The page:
State Agreement Electoral College

In the United States, the president is not elected solely by popular vote. Instead, the president is chosen by the Electoral College, a body of electors appointed by each state. Each state is allocated a certain number of electors based on its representation in Congress, and in most states, the winner of the popular vote for that state receives all of its electoral votes.

However, some states have entered into a state agreement called the National Popular Vote Interstate Compact (NPVIC). This agreement, which has been adopted by 15 states and the District of Columbia, would require the electors from those states to vote for the candidate who wins the national popular vote, regardless of who wins their state`s popular vote.

The NPVIC would only go into effect if enough states joined to make up a majority of the Electoral College (270 out of 538 total votes). So far, the states that have joined the compact make up 196 electoral votes.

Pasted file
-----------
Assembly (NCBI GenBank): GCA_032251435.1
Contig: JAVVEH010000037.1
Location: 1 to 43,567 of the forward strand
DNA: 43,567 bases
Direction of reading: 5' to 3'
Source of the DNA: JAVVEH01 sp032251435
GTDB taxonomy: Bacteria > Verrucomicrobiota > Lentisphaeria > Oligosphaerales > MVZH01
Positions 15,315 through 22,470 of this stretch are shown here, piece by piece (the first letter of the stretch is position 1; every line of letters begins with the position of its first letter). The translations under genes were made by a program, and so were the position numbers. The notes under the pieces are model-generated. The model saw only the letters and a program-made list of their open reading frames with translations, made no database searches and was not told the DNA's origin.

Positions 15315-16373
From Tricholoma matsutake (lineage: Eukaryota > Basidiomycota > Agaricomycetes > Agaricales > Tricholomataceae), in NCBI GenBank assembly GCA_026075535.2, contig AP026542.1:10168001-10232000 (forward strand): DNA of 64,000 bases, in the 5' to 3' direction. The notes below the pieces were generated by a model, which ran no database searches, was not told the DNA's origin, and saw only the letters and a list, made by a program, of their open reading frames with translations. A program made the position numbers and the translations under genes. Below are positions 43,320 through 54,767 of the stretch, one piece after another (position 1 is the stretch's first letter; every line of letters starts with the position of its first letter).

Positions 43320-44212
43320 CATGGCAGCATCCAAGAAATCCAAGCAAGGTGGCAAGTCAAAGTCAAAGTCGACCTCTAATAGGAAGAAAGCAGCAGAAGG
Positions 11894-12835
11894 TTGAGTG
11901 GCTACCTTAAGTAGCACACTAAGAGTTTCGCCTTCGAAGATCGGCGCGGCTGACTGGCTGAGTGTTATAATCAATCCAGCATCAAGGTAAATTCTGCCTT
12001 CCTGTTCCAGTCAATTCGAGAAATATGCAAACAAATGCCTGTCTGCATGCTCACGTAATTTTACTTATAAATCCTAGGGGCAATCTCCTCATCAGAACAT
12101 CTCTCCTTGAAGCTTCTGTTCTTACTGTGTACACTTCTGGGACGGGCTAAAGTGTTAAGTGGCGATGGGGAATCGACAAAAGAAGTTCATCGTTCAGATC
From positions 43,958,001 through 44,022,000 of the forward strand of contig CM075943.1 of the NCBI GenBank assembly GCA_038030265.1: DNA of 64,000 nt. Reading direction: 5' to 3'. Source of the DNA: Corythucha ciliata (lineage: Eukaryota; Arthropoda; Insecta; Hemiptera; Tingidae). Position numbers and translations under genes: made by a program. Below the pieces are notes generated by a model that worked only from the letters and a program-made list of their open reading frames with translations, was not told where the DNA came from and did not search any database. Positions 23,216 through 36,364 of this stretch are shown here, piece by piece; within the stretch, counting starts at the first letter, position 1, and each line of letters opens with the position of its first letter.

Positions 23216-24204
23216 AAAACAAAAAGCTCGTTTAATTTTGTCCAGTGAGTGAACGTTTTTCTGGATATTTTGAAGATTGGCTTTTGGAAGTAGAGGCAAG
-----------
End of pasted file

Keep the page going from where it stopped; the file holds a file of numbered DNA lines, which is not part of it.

Proponents of the NPVIC argue that it would ensure that the candidate who wins the majority of the popular vote would become president, as has been the case in every other election in the United States. They also argue that it would incentivize candidates to campaign in all states, not just swing states, since every vote would count toward the national popular vote.

Opponents of the NPVIC argue that it would take power away from individual states and their voters, and that it could potentially lead to disputed elections if the national popular vote is close and there are recounts or other challenges. They also argue that it could lead to a situation where candidates only campaign in heavily populated areas, ignoring rural and less populous states.

Regardless of one`s view on the NPVIC, it is clear that the issue of electoral college reform will remain a topic of discussion and debate in the United States. As the country becomes more politically polarized, it is possible that more states will join the NPVIC or pursue other avenues for electoral college reform.